In the first session, “Developing a MERL Tech Maturity Model”, we invited participants to consider what a maturity model might look like. Could we begin to imagine a graphic model that would enable self-evaluation and allow informed choices about how to best develop competencies, change and adjust processes and align structures in organizations to optimize using technology for MERL or indeed other parts of the development field?

In the second session, “Where do you sit on the Maturity Model?” we asked participants to use the ideas that emerged from our brainstorm in the first session to consider their own organizations and work, and compare them against potential maturity models. We encouraged participants to assess themselves using green (young sapling) to yellow (somewhere in the middle) and red (mature MERL Tech ninja!) and to strike up a conversation with other people in the breaks on why they chose that color.

In our third session, “Something old, something new”, we consolidated and synthesized the various concepts participants had engaged with throughout the conference. Everyone was encouraged to reflect on their own learning, lessons for their work, and what new ideas or techniques they may have picked up on and might use in the future.

The Maturity Models

As can be expected, when over 300 people take marker and crayons to paper, many a creative model emerges. We asked the participants to gallery walk the models over the next day during the breaks and vote on their favorite models.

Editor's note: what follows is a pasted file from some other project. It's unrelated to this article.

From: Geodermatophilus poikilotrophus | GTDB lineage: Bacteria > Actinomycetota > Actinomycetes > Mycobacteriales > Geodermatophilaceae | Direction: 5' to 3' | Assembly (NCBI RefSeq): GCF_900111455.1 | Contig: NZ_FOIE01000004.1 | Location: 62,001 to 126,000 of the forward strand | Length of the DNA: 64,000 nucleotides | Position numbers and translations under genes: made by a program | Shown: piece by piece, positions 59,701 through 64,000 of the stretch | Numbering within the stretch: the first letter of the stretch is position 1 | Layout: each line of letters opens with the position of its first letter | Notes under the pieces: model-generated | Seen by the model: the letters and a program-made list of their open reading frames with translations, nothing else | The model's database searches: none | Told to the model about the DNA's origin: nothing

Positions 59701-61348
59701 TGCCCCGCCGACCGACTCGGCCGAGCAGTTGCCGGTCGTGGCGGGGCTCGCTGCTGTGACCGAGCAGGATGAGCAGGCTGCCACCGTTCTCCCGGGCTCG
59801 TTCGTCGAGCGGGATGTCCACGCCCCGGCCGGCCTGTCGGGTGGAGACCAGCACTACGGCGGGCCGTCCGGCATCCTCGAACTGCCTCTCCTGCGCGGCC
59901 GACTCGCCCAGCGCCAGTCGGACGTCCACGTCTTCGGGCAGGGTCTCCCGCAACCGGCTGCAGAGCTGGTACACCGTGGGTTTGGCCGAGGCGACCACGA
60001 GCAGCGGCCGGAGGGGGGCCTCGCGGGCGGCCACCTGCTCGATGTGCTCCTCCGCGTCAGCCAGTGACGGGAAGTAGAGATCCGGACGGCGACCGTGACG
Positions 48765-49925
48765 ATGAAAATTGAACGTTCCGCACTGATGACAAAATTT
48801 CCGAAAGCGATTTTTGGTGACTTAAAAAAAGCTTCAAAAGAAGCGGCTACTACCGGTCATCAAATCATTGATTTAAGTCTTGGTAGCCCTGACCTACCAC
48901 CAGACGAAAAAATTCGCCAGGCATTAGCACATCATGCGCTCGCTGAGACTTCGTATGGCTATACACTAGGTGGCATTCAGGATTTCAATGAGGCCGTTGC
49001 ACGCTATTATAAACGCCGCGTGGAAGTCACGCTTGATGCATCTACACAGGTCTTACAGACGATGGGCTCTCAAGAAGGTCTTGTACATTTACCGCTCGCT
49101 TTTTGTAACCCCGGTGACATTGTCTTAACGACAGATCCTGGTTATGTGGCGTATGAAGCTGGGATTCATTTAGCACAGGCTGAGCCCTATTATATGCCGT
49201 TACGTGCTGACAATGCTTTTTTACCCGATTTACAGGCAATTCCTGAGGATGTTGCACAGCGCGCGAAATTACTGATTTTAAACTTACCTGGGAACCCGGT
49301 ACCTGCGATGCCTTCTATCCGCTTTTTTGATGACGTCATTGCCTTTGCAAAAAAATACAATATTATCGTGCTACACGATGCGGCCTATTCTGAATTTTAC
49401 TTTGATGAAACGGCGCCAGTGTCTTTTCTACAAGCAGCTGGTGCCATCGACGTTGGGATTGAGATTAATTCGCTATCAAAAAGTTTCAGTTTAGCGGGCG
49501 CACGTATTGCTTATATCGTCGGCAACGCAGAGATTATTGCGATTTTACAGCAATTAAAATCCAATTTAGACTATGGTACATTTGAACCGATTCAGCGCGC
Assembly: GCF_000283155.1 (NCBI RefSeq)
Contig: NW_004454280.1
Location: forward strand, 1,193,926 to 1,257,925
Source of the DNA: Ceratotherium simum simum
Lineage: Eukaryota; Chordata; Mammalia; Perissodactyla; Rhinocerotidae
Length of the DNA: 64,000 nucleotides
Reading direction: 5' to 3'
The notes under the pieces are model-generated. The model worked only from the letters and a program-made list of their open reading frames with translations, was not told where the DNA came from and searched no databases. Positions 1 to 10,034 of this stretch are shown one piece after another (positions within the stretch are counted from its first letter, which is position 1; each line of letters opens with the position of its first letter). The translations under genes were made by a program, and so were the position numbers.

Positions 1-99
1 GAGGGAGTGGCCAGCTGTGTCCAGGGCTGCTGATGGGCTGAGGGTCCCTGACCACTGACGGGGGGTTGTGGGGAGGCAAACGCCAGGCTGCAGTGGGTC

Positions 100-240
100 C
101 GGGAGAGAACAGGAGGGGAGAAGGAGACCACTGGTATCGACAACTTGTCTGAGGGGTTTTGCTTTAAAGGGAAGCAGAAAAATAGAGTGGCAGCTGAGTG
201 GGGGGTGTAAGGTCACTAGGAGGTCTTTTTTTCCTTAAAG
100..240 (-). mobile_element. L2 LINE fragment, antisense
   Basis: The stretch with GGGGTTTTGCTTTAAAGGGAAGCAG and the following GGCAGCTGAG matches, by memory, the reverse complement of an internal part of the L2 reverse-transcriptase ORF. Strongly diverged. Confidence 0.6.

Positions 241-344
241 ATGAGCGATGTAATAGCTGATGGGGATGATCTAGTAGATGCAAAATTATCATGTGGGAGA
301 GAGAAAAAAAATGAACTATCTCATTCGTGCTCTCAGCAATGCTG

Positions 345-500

We won’t go into detail of what all the 24 the models showed, but there were some common themes that emerged from the ones that got the most votes – almost all maturity models include dimensions (elements, components) and stages, and a depiction of potential progression from early stages to later stages across each dimension. They all also showed who the key stakeholders or players were, and some had some details on what might be expected of them at different stages of maturity.

Two of the models (MERLvana and the Data Appreciation Maturity Model – DAMM) depicted the notion that reaching maturity was never really possible and the process was an almost infinite loop. As the presenters explained MERLvana “it’s an impossible to reach the ideal state, but one must keep striving for it, in ever closer and tighter loops with fewer and fewer gains!”

MERLvana
MERLvana
Data
Data Appreciation Maturity Model

“MERL-tropolis” had clearly defined categories (universal understanding, learning culture and awareness, common principles, and programmatic strategy) and the structures/ buildings needed for those (staff, funding, tools, standard operating procedures, skills).

MERLTropolis
MERLTropolis